Skeptical Science: Questionable Data Plagues Scientific Research
By Eric Metaxas
Those who think science is the measure of all truth might want to check the data first.
Here’s a quote for you: “A lot of what is published [in scientific journals] is incorrect.” Care to guess where those words appeared? Not on a website that questions the “consensus of experts on climate change.” Nor do they appear in a publication associated with intelligent design or other critiques of Neo-Darwinism.
They appeared in the April 11, 2015, issue of the Lancet, the prestigious British medical journal.
The writer, Richard Horton, was quoting a participant at a recent symposium on the “reproducibility and reliability of biomedical research.” Specifically, the symposium discussed one of the “most sensitive issues in science today: the idea that something has gone fundamentally wrong with one of our greatest human creations.”
And he’s referring to scientific research—the research that not only purports to tell us how the world works, but, increasingly, how people should order their lives and societies.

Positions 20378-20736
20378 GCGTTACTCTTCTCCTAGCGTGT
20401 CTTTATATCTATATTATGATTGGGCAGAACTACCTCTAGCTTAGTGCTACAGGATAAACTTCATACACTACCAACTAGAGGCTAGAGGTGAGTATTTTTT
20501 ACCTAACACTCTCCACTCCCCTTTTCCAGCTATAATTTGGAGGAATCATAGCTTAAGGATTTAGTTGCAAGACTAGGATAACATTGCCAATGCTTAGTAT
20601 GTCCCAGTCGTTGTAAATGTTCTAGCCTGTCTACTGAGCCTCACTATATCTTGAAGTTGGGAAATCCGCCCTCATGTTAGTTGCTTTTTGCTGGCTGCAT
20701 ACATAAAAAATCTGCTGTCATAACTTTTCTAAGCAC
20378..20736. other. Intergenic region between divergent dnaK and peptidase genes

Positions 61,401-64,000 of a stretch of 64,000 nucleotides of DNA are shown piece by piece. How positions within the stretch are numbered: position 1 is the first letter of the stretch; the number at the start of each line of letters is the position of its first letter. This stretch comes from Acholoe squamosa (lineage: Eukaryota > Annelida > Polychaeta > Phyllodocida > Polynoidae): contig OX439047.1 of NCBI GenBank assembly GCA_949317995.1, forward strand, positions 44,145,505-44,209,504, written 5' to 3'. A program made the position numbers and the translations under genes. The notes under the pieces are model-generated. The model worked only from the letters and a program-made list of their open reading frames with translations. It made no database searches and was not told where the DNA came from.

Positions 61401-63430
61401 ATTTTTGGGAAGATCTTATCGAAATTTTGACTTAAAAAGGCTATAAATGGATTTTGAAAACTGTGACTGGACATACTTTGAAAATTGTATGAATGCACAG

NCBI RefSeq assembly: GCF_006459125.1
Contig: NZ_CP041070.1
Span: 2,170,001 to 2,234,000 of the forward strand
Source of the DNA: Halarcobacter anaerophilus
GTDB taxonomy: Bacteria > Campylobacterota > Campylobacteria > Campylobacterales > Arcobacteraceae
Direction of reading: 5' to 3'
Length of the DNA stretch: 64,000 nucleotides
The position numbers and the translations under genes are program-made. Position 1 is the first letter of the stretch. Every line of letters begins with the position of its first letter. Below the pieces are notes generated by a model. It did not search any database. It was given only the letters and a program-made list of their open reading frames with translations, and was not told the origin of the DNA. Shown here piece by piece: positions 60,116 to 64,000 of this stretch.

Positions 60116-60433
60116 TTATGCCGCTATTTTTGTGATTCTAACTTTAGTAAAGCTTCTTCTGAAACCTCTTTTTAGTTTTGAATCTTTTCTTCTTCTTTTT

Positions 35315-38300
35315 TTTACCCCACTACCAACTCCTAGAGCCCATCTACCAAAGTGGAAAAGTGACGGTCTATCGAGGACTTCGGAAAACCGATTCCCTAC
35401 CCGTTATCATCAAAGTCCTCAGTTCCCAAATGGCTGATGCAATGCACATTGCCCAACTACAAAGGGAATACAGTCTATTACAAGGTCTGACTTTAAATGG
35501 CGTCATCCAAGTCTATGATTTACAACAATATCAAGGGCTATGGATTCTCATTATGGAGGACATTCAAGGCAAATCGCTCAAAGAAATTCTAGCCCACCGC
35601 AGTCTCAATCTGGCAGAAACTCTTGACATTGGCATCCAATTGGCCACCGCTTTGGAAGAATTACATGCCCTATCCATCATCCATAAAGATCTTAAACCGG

As Horton told Lancet readers, “The case against science is straightforward: much of the scientific literature, perhaps half, may simply be untrue. Afflicted by studies with small sample sizes, tiny effects, invalid exploratory analyses, and flagrant conflicts of interest, together with an obsession for pursuing fashionable trends of dubious importance, science has taken a turn towards darkness.”
He continues, “In their quest for telling a compelling story, scientists too often sculpt data to fit their preferred theory of the world.”
We recently saw an example of this in a story about a much-publicized study…
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